But PrEP requires integration into primary care systems, and many European countries have good health system infrastructure. One of the key challenges of PrEP uptake in the United States is developing systems and educating providers to deliver PrEP. Several European countries have that infrastructure and payor systems integrated into those structures already.
Cost is the principal objection to PrEP, and Truvada’s patent is good only until 2021 in the US but 2018 in Europe. So this PrEP strategy could go to generic pricing in Europe three years earlier than the US.
European advocates are organizing. Early advocacy is already happening in France, Germany and the United Kingdom. At the Melbourne AIDS conference in July, advocates from Belgium, France, Italy, Germany, Greece, Netherlands, Portugal, Spain and United Kingdom met to discuss the state of PrEP implementation in their countries. There, the consensus was that not much was happening on PrEP in Europe. But now, things may start to change.
Europe wasn’t involved in the early PrEP efficacy trials, but the interim results from the PROUD open label study validated the protective effect of a daily oral PrEP strategy provided in the context of comprehensive HIV prevention. At the same time, the recent news from PROUD raises questions about the future of IPERGAY, an ongoing placebo-controlled trial that is designed to test if oral TDF/FTC for PrEP taken on an intermittent or ‘on demand’ basis (as compared to daily use in the other studies) reduced risk of infection among gay men and other MSM. The trial is currently ongoing in France and Canada and may also expand to Germany.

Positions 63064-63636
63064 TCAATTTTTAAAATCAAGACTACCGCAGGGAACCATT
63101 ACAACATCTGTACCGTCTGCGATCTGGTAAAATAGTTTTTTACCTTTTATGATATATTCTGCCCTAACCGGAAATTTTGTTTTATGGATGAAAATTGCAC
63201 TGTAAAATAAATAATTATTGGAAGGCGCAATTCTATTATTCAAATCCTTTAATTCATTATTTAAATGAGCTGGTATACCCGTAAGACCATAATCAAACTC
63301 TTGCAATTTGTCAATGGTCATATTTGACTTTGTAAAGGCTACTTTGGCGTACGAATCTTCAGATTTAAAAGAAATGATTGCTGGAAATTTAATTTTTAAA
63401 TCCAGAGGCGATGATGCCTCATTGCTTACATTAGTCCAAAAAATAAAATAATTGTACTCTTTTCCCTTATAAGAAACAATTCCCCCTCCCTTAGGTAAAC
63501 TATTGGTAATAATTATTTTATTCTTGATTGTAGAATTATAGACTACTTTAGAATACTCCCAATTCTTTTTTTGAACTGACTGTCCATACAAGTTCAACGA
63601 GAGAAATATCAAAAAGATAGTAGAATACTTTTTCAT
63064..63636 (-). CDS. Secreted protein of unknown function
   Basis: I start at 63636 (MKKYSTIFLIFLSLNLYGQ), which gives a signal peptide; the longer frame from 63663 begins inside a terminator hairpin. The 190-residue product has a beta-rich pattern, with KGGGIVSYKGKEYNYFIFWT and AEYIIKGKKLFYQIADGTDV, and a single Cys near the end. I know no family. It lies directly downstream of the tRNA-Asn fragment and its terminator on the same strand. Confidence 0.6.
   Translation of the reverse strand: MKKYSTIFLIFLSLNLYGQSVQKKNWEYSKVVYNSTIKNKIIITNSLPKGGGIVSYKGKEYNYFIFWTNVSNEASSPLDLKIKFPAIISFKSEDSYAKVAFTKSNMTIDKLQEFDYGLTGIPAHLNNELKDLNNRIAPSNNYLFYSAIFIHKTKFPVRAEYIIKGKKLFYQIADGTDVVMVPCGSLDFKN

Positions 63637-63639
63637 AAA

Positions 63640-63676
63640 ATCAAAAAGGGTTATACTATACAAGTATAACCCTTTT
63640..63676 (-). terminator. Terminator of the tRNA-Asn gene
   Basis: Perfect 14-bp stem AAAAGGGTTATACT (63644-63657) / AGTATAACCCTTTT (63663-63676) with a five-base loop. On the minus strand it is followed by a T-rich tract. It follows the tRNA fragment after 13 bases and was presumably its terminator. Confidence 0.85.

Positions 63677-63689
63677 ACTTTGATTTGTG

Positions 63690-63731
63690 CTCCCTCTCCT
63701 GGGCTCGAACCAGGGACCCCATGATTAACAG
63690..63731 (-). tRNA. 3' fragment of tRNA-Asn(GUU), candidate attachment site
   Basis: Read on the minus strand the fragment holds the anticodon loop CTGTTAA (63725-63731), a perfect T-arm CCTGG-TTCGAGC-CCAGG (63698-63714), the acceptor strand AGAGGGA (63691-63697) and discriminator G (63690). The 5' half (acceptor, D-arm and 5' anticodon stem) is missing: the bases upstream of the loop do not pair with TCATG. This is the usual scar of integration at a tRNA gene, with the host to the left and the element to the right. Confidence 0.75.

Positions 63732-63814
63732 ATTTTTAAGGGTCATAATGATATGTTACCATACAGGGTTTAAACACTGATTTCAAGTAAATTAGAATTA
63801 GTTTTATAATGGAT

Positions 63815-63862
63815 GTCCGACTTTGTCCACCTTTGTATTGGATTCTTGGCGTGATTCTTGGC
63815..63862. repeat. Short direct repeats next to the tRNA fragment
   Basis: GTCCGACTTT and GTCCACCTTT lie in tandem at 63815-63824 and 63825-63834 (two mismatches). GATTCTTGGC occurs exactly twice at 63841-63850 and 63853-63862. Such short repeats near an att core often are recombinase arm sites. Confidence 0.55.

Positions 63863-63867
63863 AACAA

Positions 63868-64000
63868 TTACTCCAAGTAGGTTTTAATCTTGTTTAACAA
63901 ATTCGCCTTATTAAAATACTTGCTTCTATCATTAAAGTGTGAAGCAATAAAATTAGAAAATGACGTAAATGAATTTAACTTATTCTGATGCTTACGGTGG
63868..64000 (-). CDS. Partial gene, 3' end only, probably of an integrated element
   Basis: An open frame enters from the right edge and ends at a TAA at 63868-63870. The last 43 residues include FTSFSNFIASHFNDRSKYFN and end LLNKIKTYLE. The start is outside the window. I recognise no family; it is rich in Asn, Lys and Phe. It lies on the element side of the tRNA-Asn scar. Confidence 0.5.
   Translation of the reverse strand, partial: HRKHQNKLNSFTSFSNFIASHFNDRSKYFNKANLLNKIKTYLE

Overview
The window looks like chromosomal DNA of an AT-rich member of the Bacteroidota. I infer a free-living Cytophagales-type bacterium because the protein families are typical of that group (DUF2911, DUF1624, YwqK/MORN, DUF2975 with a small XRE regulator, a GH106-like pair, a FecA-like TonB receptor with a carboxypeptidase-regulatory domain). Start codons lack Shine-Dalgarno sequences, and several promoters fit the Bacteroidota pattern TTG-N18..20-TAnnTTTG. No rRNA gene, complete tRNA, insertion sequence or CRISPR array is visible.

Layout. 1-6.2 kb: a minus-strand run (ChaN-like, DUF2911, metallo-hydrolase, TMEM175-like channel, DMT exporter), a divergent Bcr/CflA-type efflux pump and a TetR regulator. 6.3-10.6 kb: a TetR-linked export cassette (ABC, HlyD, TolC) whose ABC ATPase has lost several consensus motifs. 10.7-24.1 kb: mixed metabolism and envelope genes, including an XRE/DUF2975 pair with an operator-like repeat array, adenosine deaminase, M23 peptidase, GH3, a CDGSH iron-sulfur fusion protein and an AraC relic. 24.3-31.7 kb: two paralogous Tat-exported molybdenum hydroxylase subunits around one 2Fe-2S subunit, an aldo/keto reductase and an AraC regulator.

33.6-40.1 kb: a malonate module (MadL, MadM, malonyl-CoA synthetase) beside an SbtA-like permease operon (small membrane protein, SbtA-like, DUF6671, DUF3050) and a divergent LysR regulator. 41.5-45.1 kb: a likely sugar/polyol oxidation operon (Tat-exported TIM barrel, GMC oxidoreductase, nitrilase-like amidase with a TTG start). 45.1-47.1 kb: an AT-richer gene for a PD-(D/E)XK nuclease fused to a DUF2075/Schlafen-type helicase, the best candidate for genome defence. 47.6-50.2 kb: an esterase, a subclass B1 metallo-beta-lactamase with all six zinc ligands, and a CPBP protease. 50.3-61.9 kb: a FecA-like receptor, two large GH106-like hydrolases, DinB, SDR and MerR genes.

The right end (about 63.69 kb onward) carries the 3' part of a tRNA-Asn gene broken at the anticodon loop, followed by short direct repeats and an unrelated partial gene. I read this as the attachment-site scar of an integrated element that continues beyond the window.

Advocates on both sides of the Atlantic have questioned the use of a placebo arm in IPERGAY since the FDA approved daily Truvada for prevention last July. As French and other European regulators, however, have yet to approve the use of Truvada as PrEP, therefore it is not currently available for prevention, only treatment. In a recent discussion of the PROUD results, IPERGAY investigators indicated that the trials independent data review board would be communicating with the analogous body for the PROUD study to share confidential information about the trial data. This step could lead to changes in the IPERGAY protocol.
Efficacy data are one piece of the PrEP puzzle. Acceptability and perceived benefits are also key—though harder to measure. Here, too, the data from daily PrEP are promising. At the Melbourne Conference, Kimberly Koester presented on people’s experiences taking PrEP in the iPrEx OLE study. The most striking finding was not the absence of condom migration. It was that fear before, after and during sex was a part of these men’s lives:
“So, in general, the anxiety, the HIV anxiety, is gone. I won’t say it’s gone-gone. But it’s not in the front of my head as it used to be, where I was obsessively worried about it while sex was happening.”
Losing that fear is a message that will resonate in Europe, and sooner than we think.